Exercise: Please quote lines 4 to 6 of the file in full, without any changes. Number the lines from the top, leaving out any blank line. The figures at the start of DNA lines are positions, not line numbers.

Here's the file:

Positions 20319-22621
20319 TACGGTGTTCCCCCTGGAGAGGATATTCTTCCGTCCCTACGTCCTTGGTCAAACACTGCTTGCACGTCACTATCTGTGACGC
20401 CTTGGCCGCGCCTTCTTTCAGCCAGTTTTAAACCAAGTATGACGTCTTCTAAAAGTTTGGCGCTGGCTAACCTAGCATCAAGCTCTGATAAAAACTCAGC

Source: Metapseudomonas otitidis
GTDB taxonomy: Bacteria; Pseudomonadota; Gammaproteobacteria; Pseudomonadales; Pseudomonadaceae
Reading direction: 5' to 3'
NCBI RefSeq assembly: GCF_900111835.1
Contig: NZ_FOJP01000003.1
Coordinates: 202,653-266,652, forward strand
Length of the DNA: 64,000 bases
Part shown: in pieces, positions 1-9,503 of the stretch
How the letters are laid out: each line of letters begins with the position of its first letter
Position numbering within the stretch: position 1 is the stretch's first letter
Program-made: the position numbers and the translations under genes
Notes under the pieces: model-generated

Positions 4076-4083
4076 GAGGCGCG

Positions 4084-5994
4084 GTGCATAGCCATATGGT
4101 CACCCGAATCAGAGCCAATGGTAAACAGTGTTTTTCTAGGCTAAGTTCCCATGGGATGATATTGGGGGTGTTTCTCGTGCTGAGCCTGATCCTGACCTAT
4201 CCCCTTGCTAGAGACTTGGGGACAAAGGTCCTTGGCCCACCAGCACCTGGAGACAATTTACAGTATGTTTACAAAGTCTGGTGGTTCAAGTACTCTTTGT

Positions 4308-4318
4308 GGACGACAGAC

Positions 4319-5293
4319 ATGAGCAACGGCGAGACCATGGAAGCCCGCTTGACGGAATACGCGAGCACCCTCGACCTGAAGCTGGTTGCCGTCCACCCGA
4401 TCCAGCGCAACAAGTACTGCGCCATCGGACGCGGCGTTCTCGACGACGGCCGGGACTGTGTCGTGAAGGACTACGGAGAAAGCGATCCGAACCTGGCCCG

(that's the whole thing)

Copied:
Source: Metapseudomonas otitidis
GTDB taxonomy: Bacteria; Pseudomonadota; Gammaproteobacteria; Pseudomonadales; Pseudomonadaceae
Reading direction: 5' to 3'